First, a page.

Tuesday, September 25, 2007

UN Cuts Back Liberia Peace Force

The United Nations Security Council has extended the UN peacekeeping force's mandate in Liberia for a year. But the council decided to reduce the 14,000-strong UN Mission in Liberia (Unmil) by almost 20%, and also to cut back the 1,000-strong UN police.

Thanks again for the link, Nicolas. They will continue to extend on a year-by-year basis. I wonder how long they'll ultimately stay. We were just talking about this the other day; I'm hoping for another three years at least.

2 Comments:

Anonymous Anonymous said...

The rejection of the bill is not out of concern for Taylor but rather out of the concern for the legislators themselves. I suspect that they believe that if they engage in theft, that would mean that the government will be able to freeze their assets pending the outcome of the case. Should they be guilty of theft, their assets can then be used by the government to recover any loss.

As the laws of Liberia stand, the government does not need any new law to seize Taylor's properties. Liberia is a signatory to the UN Charter and the Charter was duly accepted by a previous Legislature through the passage of an Act. Among other things, the Act authorizes the government to abide by decisions taken by the United Nations. The Attorney General can simply act on the authority of the U.N. resolutions to seize Taylor's properties.

What is cannot do at this point is to freeze the assets of individuals who may now engage in theft since under current laws there is no basis for "freezing" of property prior to an individual being found guilty of "misappropriation of public funds". In the past, individuals who knew they were guilty would simply transfer the ownership of ill-gotten properties prior to the outcome of the trial. Once government prosecutor prevail in such matters, the person convicted is legally penniless and the only recourse the state had would be to sentence the person to prison, that is if they had not already absconded.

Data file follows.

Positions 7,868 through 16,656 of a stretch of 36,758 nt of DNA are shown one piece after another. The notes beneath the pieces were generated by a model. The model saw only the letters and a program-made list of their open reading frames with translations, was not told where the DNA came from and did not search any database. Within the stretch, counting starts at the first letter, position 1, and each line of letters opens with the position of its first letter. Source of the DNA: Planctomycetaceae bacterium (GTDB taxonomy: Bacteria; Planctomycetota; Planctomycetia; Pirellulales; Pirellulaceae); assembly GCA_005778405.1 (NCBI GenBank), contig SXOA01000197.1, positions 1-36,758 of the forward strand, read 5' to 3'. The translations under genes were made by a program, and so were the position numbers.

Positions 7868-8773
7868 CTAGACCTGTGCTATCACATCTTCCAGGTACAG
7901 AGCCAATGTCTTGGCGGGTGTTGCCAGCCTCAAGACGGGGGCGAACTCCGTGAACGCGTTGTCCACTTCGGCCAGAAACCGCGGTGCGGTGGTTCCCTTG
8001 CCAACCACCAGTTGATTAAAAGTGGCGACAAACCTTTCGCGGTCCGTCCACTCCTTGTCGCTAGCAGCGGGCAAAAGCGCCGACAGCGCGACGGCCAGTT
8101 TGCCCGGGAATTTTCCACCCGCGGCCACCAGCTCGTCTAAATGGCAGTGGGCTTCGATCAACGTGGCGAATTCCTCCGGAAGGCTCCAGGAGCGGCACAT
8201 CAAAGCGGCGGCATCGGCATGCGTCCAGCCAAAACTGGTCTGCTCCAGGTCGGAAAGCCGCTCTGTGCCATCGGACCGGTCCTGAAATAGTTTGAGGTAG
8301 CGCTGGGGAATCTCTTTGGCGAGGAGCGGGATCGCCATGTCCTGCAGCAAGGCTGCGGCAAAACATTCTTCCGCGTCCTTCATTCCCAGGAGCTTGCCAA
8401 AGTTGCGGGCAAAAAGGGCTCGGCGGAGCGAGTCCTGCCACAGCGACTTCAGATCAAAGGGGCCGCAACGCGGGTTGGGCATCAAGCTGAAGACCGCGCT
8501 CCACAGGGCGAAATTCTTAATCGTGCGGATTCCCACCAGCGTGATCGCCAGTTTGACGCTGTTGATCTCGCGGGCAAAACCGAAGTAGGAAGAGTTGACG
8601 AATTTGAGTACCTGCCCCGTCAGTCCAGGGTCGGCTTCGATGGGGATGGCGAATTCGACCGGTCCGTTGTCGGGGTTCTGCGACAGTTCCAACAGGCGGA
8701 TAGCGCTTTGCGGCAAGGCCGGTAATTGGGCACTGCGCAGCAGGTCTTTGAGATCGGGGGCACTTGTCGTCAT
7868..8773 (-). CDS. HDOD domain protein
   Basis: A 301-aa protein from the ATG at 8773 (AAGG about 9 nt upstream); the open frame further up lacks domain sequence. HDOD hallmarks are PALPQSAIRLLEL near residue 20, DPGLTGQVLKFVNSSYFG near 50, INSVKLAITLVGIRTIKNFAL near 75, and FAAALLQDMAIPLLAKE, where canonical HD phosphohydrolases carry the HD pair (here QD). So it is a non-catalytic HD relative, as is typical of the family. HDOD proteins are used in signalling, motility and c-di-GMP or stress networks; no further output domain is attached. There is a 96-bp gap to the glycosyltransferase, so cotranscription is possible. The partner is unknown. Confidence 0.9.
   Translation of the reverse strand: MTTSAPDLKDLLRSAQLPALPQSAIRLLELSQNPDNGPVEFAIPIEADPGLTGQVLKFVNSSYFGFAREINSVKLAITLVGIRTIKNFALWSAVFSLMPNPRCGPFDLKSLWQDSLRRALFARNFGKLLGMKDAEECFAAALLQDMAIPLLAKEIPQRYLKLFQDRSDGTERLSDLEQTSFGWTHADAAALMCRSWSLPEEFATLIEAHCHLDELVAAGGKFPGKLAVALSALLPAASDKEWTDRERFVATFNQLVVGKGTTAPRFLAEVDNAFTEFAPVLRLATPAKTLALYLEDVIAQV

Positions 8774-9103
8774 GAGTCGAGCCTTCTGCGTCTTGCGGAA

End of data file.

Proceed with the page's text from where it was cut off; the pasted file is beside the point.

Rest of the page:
I believe that this is what the current government was trying to prevent. However, there was a lot of misinformation regarding what the act was actually calling for. The proposed act was simply calling for a "freezing" of the assets of an individual undergoing investigation for theft of public funds and not the "confiscation" of their assets without due process. My understanding is that if the individual was deemed not to have stolen public funds, his assets would then be "unfrozen". The rumor mill had it that the government would embark on a campaign of confiscating people's property without due process. I have read the proposed Act and there is no such provision in it.

So Taylor or anyone else explicitly listed on the U.N. sanction list whose assets are to be frozen by authority of U.N. resolutions are not off the hook...not by any stretch. Those who are off the hook are those who may steal public funds now. The government will have to find other ways of recovering stolen funds. In the past, long prison sentences did not serve as a deterrent because the individual simply fled the country and the government couldn't legally seize their property since it had already been transferred to someone else.

12:15 AM  
Blogger josh said...

anonymous, would you please contact me via liberialedger @ yahoo . com? thanks.

10:45 AM  

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